There are more and more reasons for advisors to help clients understand the benefits of international equities, including attractive multiples.
The WisdomTree Developed International Multi-Factor Model Portfolio offers advisors an effective way to position client portfolios for more upside in international developed markets.
“This model portfolio is designed for investors with a long-term horizon looking for exposure to a broad universe of Developed International equities primarily using factor focused ETFs,” according to WisdomTree. “The selected ETFs provide certain factor tilts that have the potential to generate excess return relative to comparable cap-weighted benchmarks over longer-term holding periods. The strategies may use both WisdomTree and non-WisdomTree ETFs.”
This model portfolio is a right place/right time concept.
“Stocks outside the United States have shown some signs of strength lately. In the fourth quarter of 2020, for example, the Morningstar Global Markets ex-US Index gained 17.4% compared with a 14.2% return for the Morningstar US Market Index,” noted Morningstar analyst Amy Arnott. “That quarter was a rare glimmer of hope amid an unusually long performance slump. Over the past 10 years, annualized returns from international stocks have lagged those of their domestic counterparts by more than 7 percentage points per year, on average. The bright side of this long and painful performance slump: While few markets qualify as cheap, non-U.S. markets offer more attractive valuations in relative terms.”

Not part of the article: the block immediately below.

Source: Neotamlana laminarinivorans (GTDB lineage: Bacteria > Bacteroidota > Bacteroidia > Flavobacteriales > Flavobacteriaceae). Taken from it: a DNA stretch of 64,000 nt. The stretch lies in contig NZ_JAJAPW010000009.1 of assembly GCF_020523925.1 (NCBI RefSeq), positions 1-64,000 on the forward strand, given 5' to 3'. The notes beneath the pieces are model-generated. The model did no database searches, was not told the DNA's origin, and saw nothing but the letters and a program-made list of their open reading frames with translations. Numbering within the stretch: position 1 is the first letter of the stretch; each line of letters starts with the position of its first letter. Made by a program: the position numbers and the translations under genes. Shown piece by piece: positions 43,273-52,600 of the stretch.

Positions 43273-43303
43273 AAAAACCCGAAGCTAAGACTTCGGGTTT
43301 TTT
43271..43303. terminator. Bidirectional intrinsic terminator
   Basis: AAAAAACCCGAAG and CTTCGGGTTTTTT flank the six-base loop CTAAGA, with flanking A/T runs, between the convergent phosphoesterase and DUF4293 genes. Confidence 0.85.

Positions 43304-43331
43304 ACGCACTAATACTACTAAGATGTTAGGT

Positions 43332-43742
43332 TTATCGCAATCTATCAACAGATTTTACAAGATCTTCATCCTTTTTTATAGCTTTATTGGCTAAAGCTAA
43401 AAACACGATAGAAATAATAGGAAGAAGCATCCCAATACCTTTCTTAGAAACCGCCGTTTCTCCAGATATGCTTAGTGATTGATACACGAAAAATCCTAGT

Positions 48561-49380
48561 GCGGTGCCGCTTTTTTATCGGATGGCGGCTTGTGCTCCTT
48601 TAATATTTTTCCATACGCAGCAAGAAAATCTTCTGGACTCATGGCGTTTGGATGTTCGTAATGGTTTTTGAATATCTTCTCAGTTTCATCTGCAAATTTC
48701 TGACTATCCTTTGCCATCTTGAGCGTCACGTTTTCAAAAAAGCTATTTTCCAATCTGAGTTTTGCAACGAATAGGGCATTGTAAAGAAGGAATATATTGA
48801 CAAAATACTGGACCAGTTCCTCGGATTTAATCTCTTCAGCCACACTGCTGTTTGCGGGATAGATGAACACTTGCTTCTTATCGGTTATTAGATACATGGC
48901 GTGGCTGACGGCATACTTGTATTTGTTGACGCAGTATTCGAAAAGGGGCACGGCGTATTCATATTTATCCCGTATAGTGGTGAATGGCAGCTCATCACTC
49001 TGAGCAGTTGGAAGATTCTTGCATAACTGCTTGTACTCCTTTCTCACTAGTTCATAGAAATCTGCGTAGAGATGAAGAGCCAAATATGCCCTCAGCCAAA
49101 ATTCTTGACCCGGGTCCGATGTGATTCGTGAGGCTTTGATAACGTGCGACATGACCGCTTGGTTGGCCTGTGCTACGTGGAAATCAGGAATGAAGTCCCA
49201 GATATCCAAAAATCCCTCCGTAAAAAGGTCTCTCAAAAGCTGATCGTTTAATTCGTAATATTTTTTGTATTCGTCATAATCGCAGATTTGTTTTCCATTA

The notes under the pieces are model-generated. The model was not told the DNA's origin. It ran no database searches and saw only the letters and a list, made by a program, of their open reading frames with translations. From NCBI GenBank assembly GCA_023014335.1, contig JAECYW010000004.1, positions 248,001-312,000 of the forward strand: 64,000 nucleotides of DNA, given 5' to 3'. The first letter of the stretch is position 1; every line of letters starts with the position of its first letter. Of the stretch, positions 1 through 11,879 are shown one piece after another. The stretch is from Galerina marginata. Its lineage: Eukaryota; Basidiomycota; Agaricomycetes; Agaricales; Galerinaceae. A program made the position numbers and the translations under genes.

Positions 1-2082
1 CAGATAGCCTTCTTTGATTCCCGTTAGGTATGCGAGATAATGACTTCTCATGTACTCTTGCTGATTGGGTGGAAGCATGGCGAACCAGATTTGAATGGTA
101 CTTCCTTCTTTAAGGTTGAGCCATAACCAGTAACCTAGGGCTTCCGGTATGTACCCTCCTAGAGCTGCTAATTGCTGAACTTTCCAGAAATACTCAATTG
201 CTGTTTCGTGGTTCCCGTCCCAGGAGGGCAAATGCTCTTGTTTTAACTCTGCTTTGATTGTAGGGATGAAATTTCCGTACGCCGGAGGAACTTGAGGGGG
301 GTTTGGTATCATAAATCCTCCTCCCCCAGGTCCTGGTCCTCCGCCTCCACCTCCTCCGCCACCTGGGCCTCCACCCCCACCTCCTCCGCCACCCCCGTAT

The Big Benefits of Travelling Abroad
Getting international exposure is a great way to pull in uncorrelated market movements. But at a time when a pandemic has the whole world in its grasp, it becomes quite the challenge.
The WisdomTree portfolio offers quality/value tilts with several of its components holdings.
The WisdomTree International Quality Dividend Growth Fund (IQDG ) and the WisdomTree International Hedged Quality Dividend Growth Fund (IHDG ) represent two quality avenues for advisors seeking ex-U.S. developed markets exposure.
Ex-U.S. developed market dividend payers often feature larger yields than their U.S. counterparts, an assertion proven by comparing large- and mega-cap dividend stocks from familiar dividend sectors such as consumer staples, energy, financial services, and telecommunications.
“On the positive side, the long dry spell for international stocks makes for more attractive valuations. As shown in the chart below, traditional valuation metrics such as price/earnings, price/book, and price/sales are all significantly lower for non-U.S. stocks compared with the domestic market. Japan, some parts of Europe, and the United Kingdom look particularly cheap based on traditional valuation metrics,” continues Arnott.
For more on how to implement model portfolios, visit our Model Portfolio Channel.